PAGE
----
The Delhi Durbar that took place on December 12, 1911 was actually to commemorate the coronation of George V and Queen Mary in Britain that had taken place a few months earlier, and their proclamation as emperor and empress of India.
But without any prior notice from the British authorities, this became the venue where the shifting of India’s capital from Calcutta to Delhi was announced.
Pretty much every ruler of India’s princely states, zamindars and VIPs attended the giant durbar that took place at Coronation Park (near today’s Nirankari Sarovar) to pay obeisance to the sovereigns.
George V and his queen also appeared for a ‘darshan’ at the jharoka (balcony window) of the Red Fort that was attended by more than 500,000 common people who had come to greet them.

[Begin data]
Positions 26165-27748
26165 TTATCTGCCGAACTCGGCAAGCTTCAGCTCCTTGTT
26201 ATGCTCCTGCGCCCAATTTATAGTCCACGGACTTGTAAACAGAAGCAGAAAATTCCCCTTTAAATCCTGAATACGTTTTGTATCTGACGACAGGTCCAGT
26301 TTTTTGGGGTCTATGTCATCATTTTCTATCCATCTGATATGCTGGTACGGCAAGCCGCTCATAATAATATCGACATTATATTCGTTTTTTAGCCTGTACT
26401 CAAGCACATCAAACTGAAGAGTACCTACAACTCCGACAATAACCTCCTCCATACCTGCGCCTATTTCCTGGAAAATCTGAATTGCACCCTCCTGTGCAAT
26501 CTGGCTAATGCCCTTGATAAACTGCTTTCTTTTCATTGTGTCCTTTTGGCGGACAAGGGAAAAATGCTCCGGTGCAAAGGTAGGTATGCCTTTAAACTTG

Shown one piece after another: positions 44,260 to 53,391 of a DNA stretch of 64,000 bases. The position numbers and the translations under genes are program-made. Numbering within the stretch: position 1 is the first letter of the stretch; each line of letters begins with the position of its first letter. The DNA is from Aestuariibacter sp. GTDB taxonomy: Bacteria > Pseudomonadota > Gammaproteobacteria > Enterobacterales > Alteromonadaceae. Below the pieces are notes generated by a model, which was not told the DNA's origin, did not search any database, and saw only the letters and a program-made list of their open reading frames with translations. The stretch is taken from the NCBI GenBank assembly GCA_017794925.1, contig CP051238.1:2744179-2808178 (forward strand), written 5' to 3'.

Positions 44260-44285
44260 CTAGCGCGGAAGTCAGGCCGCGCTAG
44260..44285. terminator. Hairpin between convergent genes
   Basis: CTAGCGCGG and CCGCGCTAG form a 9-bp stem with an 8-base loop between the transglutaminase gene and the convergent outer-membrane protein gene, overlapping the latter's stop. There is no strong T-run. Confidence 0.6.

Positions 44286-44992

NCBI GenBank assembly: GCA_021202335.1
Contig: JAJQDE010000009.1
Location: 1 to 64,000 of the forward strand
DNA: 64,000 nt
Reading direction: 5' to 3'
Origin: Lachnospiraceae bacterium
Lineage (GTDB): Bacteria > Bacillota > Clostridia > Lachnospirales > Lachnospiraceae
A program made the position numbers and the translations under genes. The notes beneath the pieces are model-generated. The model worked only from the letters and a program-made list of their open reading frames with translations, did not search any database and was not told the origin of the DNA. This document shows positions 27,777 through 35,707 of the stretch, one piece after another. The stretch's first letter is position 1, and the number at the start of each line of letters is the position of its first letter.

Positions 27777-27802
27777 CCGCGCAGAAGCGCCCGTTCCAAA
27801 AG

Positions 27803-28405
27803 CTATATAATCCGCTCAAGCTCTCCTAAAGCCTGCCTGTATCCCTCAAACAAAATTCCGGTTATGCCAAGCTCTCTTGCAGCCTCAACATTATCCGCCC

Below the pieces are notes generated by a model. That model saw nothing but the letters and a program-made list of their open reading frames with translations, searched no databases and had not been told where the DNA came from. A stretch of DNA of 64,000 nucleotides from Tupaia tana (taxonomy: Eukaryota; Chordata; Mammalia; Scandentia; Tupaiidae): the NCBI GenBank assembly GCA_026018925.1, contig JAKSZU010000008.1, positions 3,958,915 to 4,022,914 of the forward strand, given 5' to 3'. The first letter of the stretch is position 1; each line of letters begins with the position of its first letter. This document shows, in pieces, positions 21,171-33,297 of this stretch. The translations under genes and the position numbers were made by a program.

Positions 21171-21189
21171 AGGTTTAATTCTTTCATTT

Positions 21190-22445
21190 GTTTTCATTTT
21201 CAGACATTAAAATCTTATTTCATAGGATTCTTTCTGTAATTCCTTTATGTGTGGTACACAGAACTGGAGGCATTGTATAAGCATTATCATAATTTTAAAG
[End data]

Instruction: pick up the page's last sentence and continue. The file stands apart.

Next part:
The event was captured in the film, ‘With Our King and Queen Through India’, also known as ‘The Durbar in Delhi’, that was released in 1912 and was one of the earliest colour films in the world.
The foundation of the new capital was laid on December 15, 1911 and was planned by the two leading 20th
century British architects, Edwin Lutyens and Herbert Baker. The new capital was named ‘New Delhi’ in 1927 and was officially ‘inaugurated’ on February 13, 1931, by Governor-General Lord Irwin.
This wasn’t the first time that rulers of India had claimed Delhi as their capital. In 1280, Delhi became the capital of the Delhi Sultanate under Qutabuddin Aibak while the Mughal dynasty started its rule under Babar in 1526.
But the 1911 Delhi Durbar and its corresponding announcement of Delhi as the capital of India marks the beginnings of the city that now exists.